What Is the Export-Import Bank of the United States?
The Export-Import Bank of the United States (EXIM) is the official export credit agency (ECA) of the U.S. An ECA is a public entity that provides loans, guarantees and insurance to companies in the home country that seek to do business in emerging markets. This reduces the risk to a company of doing business in those markets and thus helps promote the exports of the home country.
Understanding the Export-Import Bank of the United States
The Export-Import Bank of the United States was created in 1934 and operates under a charter which is periodically reviewed by Congress. It is a federal agency that supports U.S. jobs through facilitating exports of goods and services. It generates revenue from interest and fees and has contributed $9.4 billion to government coffers since 1992. Risk management is prudent, with a reported default rate of 0.497% as of September 2019.
Rather than competing with private sector lending, the agency looks to accept the type of country risk (political or commercial) that private businesses are unable or unwilling to take on. EXIM offers trade finance solutions such as insurance against foreign default, working capital guarantees, guarantees on letters of credit extended by foreign banks, and loans provided to potential export purchasers. It also allows domestic businesses to take out loans backed by foreign receivables or foreign assets. The bank considers itself as an agent that helps level the playing field for U.S. exporters, as there are around 115 ECAs globally that support their domestic exporters.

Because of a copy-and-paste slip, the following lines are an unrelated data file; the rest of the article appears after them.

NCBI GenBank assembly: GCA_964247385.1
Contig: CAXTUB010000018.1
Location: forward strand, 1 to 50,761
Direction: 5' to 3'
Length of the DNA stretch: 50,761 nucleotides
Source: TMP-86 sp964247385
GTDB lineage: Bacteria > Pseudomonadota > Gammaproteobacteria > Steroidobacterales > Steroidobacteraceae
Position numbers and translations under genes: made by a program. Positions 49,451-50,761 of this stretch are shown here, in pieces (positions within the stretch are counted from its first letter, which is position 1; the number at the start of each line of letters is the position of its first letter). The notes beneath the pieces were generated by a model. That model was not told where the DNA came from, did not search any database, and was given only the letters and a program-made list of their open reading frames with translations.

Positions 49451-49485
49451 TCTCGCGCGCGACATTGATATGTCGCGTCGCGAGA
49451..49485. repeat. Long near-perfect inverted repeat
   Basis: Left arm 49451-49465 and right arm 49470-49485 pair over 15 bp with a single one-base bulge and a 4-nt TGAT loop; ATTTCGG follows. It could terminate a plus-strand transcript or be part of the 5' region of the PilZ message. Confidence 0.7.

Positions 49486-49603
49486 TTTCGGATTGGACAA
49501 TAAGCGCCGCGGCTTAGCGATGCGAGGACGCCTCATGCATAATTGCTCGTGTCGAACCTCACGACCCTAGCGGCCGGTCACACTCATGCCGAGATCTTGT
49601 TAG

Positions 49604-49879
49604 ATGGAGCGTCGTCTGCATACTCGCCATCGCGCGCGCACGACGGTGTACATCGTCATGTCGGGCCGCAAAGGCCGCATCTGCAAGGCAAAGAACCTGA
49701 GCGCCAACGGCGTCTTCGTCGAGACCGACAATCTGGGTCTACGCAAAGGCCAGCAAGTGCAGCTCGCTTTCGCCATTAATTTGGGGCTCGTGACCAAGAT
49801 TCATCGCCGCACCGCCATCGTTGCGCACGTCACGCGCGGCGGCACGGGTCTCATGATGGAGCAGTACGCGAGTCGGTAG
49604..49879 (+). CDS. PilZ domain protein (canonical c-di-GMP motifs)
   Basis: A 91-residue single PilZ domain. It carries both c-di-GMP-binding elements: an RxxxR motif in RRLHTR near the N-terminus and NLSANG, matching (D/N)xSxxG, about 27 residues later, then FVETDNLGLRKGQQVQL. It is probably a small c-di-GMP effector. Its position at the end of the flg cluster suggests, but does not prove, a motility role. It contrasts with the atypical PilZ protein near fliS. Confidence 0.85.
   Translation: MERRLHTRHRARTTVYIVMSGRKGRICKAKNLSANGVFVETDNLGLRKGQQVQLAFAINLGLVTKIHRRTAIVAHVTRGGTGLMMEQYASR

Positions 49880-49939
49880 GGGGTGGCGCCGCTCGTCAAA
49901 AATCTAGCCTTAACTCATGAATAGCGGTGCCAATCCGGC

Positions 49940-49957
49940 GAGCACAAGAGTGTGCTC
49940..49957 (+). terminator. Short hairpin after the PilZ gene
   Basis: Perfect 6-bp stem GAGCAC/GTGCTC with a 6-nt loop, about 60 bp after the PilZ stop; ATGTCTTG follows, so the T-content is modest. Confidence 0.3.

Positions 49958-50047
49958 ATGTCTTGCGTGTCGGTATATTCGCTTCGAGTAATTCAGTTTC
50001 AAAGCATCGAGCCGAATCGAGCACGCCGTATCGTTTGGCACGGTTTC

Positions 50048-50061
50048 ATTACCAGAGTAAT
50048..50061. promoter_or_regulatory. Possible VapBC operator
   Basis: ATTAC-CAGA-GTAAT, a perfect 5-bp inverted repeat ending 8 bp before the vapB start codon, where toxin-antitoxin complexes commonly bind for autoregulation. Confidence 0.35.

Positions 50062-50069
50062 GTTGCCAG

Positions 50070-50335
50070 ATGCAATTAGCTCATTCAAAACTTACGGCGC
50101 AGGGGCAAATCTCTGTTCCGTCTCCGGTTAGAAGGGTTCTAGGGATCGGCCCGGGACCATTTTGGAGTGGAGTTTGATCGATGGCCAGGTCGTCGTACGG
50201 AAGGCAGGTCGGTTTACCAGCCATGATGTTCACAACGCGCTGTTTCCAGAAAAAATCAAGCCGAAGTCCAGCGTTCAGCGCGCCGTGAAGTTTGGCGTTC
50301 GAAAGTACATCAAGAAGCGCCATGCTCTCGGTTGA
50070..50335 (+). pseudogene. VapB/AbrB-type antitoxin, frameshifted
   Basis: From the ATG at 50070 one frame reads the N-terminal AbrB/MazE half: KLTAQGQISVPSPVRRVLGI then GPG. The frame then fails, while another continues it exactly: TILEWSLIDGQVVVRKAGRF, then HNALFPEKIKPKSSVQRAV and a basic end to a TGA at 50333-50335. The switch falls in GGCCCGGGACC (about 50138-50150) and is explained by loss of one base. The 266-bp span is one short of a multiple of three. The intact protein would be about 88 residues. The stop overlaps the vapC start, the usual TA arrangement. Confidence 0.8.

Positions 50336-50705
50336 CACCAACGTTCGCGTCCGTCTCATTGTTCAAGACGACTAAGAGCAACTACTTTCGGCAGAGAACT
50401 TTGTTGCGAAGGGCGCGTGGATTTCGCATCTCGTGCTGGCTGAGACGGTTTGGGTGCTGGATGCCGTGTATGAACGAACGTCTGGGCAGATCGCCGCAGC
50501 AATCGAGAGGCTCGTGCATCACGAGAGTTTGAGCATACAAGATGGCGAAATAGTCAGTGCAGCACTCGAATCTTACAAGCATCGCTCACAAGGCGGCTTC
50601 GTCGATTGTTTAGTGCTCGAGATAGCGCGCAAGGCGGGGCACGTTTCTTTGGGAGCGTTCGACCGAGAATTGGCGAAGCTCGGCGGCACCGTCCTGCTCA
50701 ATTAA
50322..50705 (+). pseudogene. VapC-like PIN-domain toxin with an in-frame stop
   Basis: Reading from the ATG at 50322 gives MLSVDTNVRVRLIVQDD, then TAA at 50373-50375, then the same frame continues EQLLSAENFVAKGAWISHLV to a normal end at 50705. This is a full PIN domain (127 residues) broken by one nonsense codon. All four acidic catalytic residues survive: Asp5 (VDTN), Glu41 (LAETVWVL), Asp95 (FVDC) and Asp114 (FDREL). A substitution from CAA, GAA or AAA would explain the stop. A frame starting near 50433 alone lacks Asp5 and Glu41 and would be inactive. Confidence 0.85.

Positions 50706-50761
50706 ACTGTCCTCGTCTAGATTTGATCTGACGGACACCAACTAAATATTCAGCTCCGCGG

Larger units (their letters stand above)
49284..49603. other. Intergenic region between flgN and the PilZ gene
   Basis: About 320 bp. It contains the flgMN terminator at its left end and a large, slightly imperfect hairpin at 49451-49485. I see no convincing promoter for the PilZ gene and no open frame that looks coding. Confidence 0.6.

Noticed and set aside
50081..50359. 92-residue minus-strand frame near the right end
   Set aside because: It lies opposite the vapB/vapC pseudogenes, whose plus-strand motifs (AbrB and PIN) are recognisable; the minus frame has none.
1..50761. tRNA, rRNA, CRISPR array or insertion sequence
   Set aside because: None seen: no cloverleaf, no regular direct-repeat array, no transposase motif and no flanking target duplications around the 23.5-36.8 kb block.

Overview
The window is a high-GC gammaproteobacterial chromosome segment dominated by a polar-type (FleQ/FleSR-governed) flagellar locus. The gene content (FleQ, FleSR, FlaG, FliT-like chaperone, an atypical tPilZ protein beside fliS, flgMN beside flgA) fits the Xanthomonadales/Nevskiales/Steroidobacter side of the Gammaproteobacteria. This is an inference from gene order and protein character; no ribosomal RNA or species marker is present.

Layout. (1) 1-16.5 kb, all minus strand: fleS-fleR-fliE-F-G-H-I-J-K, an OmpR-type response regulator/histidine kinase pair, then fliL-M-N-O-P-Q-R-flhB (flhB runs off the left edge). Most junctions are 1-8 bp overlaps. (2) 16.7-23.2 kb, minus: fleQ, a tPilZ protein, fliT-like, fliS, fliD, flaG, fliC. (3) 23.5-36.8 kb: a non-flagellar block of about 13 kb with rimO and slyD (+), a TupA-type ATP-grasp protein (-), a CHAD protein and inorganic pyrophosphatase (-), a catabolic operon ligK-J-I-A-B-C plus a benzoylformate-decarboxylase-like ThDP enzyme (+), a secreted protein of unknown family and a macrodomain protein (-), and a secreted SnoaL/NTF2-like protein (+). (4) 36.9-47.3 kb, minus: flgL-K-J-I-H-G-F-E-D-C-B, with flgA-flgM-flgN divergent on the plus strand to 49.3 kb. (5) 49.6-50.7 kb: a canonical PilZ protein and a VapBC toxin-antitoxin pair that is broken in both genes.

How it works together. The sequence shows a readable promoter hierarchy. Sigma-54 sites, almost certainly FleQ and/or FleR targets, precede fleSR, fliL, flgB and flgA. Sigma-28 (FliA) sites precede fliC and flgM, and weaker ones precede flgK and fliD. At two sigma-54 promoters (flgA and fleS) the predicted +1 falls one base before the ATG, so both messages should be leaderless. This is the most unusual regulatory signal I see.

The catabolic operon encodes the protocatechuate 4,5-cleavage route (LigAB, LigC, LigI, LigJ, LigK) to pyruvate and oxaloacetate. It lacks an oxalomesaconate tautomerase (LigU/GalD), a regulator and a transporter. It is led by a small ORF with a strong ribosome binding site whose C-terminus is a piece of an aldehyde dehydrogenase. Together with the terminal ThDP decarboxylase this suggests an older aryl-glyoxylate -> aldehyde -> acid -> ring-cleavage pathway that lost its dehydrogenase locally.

Importance of the Export-Import Bank of the United States (EXIM Bank)
The bank is important to small businesses. The credit and guarantees EXIM provides helps small exporters to expand into new and riskier markets. In the 2019 fiscal year, more than 89% of the bank's transactions benefited small exporters. EXIM authorized nearly $8.2 billion in export short-term export credit and working capital guarantees to support $9.1 billion of exports and an estimated 34,000 jobs. The agency claims to have supported 144,000 jobs annually since 2009.
In the previous year, EXIM provided $3.3 billion in export short-term export credit and working capital guarantees to support $6.8 billion of exports and an estimated 33,000 jobs.
EXIM is lead by a five-member board of directors representing both political parties. Board members are appointed by the U.S. president and confirmed by the Senate. The agency lacked a quorum among its the board of directors between July 2015 and May 2019.